Catholic Diocese of Spokane, Washington



From the

Official News Magazine of the Diocese of Spokane

Deacon Eric Meisfjord, Editor
P.O. Box 48, Spokane WA 99210
(509) 358-7340; FAX: (509) 358-7302


Catholic Charities Christmas Collection launched; this year’s goal: $750,000

by Mitch Finley, Inland Register staff

(From the Dec. 4, 2008 edition of the Inland Register)

The morning of Nov. 24, Bishop William Skylstad joined Catholic Charities Executive Director Dr. Rob McCann at Spokane’s House of Charity, 35 W. Pacific Ave., to officially kick off the 2008 Catholic Charities Christmas Collection. This year’s goal is $750,000.

This is the 67th year for the annual Christmas Collection. More than 50,000 people who need assistance are helped each year by Catholic Charities’ 15 different programs, which serve based on need, not creed.

Some 30 people crowded into the House of Charity’s conference room to hear presentations by Bishop Skylstad and Dr. McCann. Five people who have been helped by Catholic Charities in recent months also told their stories and encouraged giving to this year’s Collection.

The programs of Catholic Charities, Bishop Skylstad said, “serve people who need the basic necessities of life – for example, food, clothing, safe shelter, and medical care. Catholic Charities is really a bright light in our community. Every dollar donated to the Christmas Collection will be used by Catholic Charities to help vulnerable families, fragile elderly, and homeless people here in eastern Washington.”

“If you ever want to see a bunch of social workers turning blue, come to Catholic Charities in the month of December,” said Dr. McCann. “In one month we try to raise all the money we’re going to need for next year, so it’s a very high activity time for us…. All the money stays local, and that includes all 13 counties of Eastern Washington.”

About 17 percent of last year’s collection was donated by individuals who are not members of a Catholic parish.

Catholic Charities operates 15 programs in 50 locations throughout Eastern Washington, and utilizes over 4,000 volunteers.

The agency recently received a four-star ranking from Charity Navigator. The designation is given to only 10 of the many non-profits operating in the United States.

Ron, a volunteer from Senior Services, explained that he is a recovering alcoholic soon to observe his 22nd year of being clean and sober, “and if I’m not around the clients that I mow lawns for, or clean the windows (for), or (do) whatever they need done, I don’t feel right.... It’s a miracle, and the volunteer work I do is a big part of it.”

Tim, who works part-time at the House of Charity, first benefitted from services there.

“I arrived in Spokane in July of ’07,” he said, “and now I have a fulltime job…. I arrived at the bus station, I was told about (the House of Charity). I walked in the door, and immediately I had a bed, food, clothes, and I know it is run on donations. I immediately volunteered to do whatever. They allowed me to become a proctor, which means working 20 hours a week. We do laundry, we do cleaning. Your bed is guaranteed, you have no curfew. That allows me to find the time to do other things. I got my ID back because of that, then a program came up, through the House of Charity, at the campus kitchens” at Gonzaga University – a culinary arts training program. “I am now certified to teach the course.” Now he also has a part-time job as evening cook at the Royal Plaza Retirement Center, he said.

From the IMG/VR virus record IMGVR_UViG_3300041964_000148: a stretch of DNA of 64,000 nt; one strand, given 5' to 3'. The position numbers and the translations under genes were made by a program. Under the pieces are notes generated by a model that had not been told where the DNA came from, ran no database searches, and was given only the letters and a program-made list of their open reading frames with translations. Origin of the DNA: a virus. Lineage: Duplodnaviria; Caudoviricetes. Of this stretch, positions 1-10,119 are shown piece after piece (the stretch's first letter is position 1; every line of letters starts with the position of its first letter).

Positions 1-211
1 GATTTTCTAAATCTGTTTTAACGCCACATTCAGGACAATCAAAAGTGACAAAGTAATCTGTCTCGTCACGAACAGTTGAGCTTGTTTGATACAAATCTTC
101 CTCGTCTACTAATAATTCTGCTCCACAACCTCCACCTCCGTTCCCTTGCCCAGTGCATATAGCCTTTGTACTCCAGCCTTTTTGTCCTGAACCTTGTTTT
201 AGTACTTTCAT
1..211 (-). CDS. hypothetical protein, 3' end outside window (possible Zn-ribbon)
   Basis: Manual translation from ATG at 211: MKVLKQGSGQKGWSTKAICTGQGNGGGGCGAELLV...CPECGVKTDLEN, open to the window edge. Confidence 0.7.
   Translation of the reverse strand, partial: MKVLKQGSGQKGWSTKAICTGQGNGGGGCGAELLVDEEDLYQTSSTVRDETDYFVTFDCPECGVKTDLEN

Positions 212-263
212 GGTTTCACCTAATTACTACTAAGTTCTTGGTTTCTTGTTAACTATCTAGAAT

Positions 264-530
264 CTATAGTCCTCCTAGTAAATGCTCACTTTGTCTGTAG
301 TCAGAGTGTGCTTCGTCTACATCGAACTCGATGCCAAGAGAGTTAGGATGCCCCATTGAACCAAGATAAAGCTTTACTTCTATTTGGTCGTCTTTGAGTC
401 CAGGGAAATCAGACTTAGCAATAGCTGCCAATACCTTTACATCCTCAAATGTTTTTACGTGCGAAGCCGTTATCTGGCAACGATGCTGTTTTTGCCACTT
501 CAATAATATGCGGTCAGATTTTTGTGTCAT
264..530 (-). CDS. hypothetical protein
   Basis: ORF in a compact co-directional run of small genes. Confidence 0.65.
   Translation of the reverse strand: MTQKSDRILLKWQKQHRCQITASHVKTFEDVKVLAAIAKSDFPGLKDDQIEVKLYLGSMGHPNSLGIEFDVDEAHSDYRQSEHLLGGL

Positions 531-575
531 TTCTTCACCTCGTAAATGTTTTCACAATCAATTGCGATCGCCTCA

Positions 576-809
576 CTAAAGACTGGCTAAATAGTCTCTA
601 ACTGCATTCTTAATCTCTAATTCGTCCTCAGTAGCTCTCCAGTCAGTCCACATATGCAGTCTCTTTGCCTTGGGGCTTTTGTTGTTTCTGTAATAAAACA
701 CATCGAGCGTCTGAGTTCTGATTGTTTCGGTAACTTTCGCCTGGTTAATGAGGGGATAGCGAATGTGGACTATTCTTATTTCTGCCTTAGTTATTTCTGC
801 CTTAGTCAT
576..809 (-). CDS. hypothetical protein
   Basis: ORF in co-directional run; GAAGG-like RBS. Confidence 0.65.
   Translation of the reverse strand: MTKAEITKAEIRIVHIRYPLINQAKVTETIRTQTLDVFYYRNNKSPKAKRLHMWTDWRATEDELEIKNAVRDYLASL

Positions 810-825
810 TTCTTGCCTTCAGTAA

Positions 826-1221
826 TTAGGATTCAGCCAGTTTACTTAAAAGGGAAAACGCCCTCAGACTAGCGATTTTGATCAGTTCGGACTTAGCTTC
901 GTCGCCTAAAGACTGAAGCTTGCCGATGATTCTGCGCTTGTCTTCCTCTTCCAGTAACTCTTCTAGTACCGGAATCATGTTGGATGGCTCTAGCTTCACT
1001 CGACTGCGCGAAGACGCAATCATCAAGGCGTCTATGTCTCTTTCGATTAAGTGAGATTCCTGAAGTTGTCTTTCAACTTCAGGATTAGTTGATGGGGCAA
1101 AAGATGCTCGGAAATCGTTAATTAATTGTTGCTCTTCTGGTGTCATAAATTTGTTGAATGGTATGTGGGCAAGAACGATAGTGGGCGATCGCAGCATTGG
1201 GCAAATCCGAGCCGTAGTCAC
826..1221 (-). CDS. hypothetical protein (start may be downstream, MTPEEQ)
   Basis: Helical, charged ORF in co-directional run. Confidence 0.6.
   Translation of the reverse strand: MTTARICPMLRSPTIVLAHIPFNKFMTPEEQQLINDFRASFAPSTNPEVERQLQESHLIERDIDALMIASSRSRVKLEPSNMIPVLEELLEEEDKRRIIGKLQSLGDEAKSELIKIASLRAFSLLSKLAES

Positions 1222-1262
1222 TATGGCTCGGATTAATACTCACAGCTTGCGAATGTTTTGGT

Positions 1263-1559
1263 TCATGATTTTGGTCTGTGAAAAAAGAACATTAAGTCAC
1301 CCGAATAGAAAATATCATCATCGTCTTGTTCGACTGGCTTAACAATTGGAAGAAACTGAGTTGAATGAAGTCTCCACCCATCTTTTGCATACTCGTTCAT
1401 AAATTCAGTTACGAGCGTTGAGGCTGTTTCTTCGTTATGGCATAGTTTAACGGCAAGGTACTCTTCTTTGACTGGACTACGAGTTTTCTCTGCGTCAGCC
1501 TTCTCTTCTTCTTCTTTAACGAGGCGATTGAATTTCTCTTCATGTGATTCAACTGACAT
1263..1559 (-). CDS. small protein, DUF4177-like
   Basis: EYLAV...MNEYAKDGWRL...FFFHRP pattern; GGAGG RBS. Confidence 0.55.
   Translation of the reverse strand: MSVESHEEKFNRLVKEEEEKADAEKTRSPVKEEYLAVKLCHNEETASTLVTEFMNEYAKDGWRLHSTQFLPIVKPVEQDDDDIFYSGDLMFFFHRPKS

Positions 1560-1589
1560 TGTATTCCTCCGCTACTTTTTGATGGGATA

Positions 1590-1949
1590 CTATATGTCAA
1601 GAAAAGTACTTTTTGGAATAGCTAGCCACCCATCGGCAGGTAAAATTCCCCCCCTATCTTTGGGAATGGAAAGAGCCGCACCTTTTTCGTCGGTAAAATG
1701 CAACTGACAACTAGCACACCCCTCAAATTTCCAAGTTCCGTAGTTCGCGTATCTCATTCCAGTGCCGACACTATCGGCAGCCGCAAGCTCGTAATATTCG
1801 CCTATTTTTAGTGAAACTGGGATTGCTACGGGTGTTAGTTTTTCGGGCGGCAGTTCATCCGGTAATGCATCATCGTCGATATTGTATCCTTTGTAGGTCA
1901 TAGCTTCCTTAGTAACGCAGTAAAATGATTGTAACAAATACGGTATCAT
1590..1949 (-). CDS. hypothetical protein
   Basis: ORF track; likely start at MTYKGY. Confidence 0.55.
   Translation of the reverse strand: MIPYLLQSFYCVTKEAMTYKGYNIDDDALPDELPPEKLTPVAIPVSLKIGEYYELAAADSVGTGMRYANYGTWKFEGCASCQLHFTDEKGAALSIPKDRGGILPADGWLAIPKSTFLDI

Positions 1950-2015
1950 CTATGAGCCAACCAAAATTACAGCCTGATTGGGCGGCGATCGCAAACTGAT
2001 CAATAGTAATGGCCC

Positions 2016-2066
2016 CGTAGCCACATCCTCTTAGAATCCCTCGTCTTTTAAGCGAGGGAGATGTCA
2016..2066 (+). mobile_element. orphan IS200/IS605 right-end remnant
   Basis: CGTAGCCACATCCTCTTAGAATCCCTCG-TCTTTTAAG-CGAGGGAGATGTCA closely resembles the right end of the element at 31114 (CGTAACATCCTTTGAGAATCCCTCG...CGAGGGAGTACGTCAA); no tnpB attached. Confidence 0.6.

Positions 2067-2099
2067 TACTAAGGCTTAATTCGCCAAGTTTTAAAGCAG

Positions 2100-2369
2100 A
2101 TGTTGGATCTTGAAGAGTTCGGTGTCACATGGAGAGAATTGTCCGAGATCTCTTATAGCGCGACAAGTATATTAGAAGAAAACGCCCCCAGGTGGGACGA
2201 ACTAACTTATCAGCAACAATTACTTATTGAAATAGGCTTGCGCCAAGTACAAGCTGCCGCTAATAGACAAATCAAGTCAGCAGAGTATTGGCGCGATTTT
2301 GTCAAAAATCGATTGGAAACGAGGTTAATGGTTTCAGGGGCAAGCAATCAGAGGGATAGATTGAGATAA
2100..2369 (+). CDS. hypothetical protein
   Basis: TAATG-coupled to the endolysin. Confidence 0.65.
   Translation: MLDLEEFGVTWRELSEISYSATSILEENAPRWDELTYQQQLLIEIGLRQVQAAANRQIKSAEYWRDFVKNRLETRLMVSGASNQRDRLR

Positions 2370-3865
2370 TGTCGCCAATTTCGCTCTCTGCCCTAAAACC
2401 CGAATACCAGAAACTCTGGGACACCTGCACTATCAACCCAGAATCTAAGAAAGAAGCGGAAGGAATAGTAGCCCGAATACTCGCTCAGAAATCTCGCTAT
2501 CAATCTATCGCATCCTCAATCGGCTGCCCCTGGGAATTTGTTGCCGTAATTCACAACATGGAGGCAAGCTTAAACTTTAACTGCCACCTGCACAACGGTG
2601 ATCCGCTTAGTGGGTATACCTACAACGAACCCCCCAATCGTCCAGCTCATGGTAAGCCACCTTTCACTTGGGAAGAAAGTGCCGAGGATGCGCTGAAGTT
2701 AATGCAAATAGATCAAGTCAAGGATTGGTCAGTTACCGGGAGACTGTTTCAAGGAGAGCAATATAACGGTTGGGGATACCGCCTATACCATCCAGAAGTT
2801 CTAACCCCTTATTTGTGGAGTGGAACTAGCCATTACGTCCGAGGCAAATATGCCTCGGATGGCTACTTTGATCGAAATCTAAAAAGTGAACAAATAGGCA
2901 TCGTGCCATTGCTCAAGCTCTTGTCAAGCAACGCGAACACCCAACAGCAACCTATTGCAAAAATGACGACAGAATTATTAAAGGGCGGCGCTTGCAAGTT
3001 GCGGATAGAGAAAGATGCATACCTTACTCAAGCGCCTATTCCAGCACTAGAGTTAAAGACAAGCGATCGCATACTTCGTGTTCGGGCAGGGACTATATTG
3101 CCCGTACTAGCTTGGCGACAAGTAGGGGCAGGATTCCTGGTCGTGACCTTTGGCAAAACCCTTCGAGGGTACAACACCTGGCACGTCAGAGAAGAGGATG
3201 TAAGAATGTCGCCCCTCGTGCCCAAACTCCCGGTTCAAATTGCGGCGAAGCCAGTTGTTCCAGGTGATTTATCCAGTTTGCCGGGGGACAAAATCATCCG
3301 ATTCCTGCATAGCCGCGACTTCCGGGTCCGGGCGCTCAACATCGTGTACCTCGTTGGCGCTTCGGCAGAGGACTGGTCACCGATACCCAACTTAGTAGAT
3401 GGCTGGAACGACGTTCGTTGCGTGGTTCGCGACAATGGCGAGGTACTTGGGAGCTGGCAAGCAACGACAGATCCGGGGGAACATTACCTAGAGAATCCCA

Pam told the group that she and her 18-year-old son, who is “borderline autistic,” lived on the streets for almost two years. Since getting a place to live from Catholic Charities at Summit View Apartments, she said, “it’s been amazing; they’ve been very helpful with helping get my son back in school – he hasn’t missed a day.”

Kelly told of living at St. Margaret Shelter for about 19 months.

“I had just gotten out of drug treatment,” she said, and the program at St. Margaret “helped me have stability, have somewhere to stay, and I got my kids back. I continued my outpatient treatment and finished that. I started working at the Outback Steakhouse, and the staff (at St. Margaret’s) would always let me in the door when I got back from working late nights. Now I’m employed at St. Margaret’s part-time, and the ladies have helped me out so much. It’s good to be able to give back for all the good St. Margaret’s has done for me…. It’s a wonderful place to stay. The people at St. Margaret’s become a part of your family. I’m greatly indebted to them for the rest of my life.”

Bishop Skylstad characterized their stories as “such a source of inspiration for us. This doesn’t go one way. What you have experienced, and the inspiration you are to us, I find is a real treasure in my own life. I want to thank you for that. That’s what makes our work exciting and hopeful as we look to the future.”

“Now more than ever,” said Dr. McCann, “we need this collection and we need people’s hearts to open up to the work of Catholic Charities. I ask everyone to keep us in your prayers this month. The community here in Spokane has never let us down, and they won’t this year, either.”

Donations can be made in several ways:

• Through secure online access at: www.catholiccharitiesspokane.org
• By postal mail to: Catholic Charities, P.O. Box 2253, Spokane, WA 99210-2253
• At Christmas Masses throughout the Spokane Diocese.

For more information about Catholic Charities and its many programs for those in need, call 358-4250.


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